Vegan, Cruelty-Free And Halal-Certified New Brand Muskaan Takes Its Seals Seriously And Lipsticks With A Smile
You don’t have to trust Muskaan that its ingredients pass muster. The new beauty brand has the certifications to prove it.
Muskaan is verified Halal, vegan, cruelty- and gluten-free out of the gate, and in the process of securing Ecocert approval to communicate to customers and retailers that it’s serious about its products being up to snuff. Muskaan turned to the certifiers Halal Transactions of Omaha, PETA, Leaping Bunny, Vegan Action and Gluten-Free Certification Organization for its seals. It also combines commerce with charity by allotting a percentage of proceeds to non-profits with every purchase.
“I wanted to invest in making sure people could buy Muskaan with the knowledge the product is clean and green. Someone may be looking for a vegan and gluten-free product, but not all products are gluten-free, so they shouldn’t have to deal with that when shopping with Muskaan,” says founder Sabeen Zia, adding, “My purpose in certifying Halal isn’t to target toward a specific community, but more [about] the process of certifying Halal. They inspect all the raw materials confirming there is no animal byproducts or alcohol in the raw materials as well as inspect the manufacturing facility.”
Muskaan is launching with four $29 lipsticks – violet Bougie Brunch, nude Burkini Beach Day, red Cerise Nights and fuchsia Weekend Escapades – containing antioxidant- and vitamin-packed oils and butters. Zia developed the lipstick formulas, which are 70% organic and 25% natural, to be rich in pigment while not drying. Muskaan will expand its assortment to 10 shades in January with the unveiling of six lipsticks centered around the theme of female empowerment.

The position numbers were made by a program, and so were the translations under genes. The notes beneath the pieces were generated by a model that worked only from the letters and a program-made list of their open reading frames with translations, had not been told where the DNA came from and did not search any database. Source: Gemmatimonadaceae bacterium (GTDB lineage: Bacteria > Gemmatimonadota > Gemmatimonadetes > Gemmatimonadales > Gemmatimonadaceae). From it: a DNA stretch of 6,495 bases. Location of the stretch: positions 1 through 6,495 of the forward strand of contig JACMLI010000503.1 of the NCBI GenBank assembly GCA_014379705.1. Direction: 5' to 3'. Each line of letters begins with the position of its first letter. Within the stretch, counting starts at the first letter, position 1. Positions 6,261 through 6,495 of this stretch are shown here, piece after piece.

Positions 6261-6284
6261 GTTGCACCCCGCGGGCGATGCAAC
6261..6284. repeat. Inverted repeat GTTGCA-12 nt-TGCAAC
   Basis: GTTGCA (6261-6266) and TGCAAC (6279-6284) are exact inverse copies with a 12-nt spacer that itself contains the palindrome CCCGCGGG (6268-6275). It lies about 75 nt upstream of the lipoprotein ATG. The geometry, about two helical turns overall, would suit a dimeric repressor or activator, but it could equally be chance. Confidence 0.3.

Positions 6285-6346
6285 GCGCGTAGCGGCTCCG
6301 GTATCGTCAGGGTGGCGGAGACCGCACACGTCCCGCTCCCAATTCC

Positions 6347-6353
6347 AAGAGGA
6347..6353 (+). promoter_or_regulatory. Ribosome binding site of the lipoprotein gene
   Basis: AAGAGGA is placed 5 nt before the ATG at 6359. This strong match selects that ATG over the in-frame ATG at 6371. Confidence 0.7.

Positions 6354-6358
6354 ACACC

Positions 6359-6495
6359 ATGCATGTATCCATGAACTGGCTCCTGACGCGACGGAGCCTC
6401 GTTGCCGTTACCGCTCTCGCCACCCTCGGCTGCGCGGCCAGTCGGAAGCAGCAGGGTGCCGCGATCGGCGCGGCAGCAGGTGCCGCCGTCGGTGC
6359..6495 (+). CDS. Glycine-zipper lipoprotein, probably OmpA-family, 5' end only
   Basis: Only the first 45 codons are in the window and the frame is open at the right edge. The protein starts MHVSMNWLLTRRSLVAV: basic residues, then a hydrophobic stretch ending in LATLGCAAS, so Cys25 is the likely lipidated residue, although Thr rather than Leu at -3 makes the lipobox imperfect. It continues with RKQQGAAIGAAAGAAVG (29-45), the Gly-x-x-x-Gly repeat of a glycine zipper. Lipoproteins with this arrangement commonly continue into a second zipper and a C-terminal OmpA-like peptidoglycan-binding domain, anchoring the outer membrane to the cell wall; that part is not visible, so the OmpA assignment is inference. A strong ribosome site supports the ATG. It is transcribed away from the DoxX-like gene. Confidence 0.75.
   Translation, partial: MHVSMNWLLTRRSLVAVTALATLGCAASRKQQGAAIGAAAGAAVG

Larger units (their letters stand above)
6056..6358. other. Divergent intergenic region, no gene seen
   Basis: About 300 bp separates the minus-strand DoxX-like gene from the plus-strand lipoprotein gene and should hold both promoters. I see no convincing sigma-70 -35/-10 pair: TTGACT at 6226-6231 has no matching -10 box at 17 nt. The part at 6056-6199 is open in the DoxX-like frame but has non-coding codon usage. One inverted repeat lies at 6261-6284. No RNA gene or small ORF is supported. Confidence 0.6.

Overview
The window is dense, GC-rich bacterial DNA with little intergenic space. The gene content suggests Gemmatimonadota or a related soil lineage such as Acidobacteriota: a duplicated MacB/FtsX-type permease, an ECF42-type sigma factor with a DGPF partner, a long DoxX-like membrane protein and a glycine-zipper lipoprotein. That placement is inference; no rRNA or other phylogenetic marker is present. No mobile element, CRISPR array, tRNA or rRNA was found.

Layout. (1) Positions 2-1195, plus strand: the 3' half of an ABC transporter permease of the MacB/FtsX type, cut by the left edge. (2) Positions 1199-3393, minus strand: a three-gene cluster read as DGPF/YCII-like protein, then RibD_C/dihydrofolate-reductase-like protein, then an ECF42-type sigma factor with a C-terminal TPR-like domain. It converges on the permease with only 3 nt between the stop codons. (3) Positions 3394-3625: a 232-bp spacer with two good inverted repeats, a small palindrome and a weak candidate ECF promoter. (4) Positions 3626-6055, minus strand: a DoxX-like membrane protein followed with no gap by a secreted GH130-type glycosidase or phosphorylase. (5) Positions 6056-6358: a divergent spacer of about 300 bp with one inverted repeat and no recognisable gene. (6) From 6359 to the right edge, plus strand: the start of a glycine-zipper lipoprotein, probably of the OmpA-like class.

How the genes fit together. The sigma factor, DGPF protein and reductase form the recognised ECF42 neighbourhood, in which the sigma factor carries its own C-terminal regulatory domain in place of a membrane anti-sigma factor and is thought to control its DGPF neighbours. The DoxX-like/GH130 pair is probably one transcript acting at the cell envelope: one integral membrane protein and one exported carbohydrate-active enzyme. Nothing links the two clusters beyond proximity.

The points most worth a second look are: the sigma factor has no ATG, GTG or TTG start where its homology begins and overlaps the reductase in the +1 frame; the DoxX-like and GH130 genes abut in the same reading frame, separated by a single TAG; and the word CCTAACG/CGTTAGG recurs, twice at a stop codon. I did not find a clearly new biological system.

“My purpose in certifying Halal isn’t to target toward a specific community, but more [about] the process of certifying Halal. They inspect all the raw materials confirming there is no animal byproducts or alcohol in the raw materials as well as inspect the manufacturing facility.”
“From a new brand, my experience is that people are willing to try out a lipstick first rather than a foundation or skincare,” says Zia. Ultimately, she continues, Muskaan could push into skincare if it’s successful with its early products. Zia’s goal is to sell 500 to 600 lipsticks of each shade for the remainder of this year, a period expected to be heavily dependent on a direct-to-consumer model.
Beyond selling its own website, Muskaan’s distribution strategy at the outset is to focus on local stores in Pennsylvania, where Zia lives and works in Philadelphia, and neighboring states. Retailers specializing in natural beauty such as Credo, Shen, Follain and Aillea are on her distribution wish list, too. Further in the future, Zia specifies Ulta Beauty, Nordstrom and Sephora as dream distribution partners.
The brand name Muskaan comes from the Urdu word for smile and, in the spirit of smiling, Zia was adamant its packaging not be dour. Muskaan uses blue on the outside of its lipstick tube accented with a pop of red from the outline of a heart. Inside the tube, there’s the slogan, “Smile with heart,” in white against a shiny black background. The exterior boxes are white, adorned with red and blue watercolors, and imprinted with a white heart.